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TYPES OF AUDIT OPINIONS

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Types of audit opinions

  1. Unqualified opinion
  2. Qualified opinion
  3. Disclaimer of opinion
  4. Adverse opinion
      1. Unqualified opinion

When the auditor is satisfied in all material respects that enables him to express the required opinion on the financial statements without any reservations. This is sometimes called a clean opinion. This is expressed when the auditor concludes that the financial statements give a true and fair view in accordance with the relevant financial reporting framework.

Emphasis of matter report:

There are occasions when the auditor has no reservations as to the financial statements but where there exists an unusual event, condition or accounting policy, he feels that unless the reader’s attention was drawn to the unusual matter the reader may not reach a proper understanding of the financial position and results. In such circumstances the auditor should express an unqualified opinion but also include an extra paragraph called on ‘Emphasis of matter’ paragraph to draw the readers attention to the unusual matter.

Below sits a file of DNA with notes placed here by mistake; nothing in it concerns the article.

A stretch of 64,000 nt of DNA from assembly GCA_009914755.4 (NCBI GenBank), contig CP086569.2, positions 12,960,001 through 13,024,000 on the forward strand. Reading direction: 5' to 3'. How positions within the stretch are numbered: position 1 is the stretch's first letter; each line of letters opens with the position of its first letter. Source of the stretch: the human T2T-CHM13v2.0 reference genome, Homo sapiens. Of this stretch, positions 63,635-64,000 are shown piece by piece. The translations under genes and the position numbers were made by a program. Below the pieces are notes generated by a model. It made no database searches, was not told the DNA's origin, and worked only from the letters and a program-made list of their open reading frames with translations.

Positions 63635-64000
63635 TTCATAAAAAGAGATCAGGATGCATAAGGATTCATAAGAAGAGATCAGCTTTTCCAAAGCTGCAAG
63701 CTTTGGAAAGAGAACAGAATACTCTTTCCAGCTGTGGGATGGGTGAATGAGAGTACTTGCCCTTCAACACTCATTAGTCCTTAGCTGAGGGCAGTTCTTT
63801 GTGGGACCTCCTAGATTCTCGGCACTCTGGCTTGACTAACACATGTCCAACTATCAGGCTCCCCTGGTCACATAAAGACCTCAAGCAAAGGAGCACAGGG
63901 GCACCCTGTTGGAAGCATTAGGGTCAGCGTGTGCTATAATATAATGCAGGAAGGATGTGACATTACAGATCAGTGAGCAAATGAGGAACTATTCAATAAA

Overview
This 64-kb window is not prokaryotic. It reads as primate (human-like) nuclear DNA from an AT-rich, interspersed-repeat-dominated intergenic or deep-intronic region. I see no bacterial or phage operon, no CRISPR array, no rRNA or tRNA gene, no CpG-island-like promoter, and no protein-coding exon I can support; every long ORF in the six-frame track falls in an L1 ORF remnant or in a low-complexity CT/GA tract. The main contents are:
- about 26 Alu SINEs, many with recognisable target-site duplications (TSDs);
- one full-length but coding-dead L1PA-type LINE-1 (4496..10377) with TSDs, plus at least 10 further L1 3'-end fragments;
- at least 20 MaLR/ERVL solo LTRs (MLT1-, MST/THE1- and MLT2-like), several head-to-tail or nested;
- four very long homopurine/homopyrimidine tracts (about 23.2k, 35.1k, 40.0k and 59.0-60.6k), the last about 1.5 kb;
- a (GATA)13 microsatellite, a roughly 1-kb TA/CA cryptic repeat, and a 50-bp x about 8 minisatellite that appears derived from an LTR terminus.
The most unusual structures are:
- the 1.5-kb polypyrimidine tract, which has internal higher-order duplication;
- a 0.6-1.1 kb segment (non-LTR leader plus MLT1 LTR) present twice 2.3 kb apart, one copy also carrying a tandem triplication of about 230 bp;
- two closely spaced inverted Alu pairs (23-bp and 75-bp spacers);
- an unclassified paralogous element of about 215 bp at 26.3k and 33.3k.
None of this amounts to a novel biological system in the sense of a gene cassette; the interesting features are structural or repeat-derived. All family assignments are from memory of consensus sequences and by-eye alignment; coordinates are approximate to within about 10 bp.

The addition of such an emphasis of matters paragraph does not lead to a qualification of the audit opinion but is intended to enable the reader to obtain a better understanding. To avoid this being understood as a qualification the emphasis of matter should be included after the opinion paragraph and should contain the phrase “without qualifying our opinion above”

Practical examples of emphasis of matter

  1. An unusual condition would include distraction of assets after the balance sheet date but the company remains a going concern.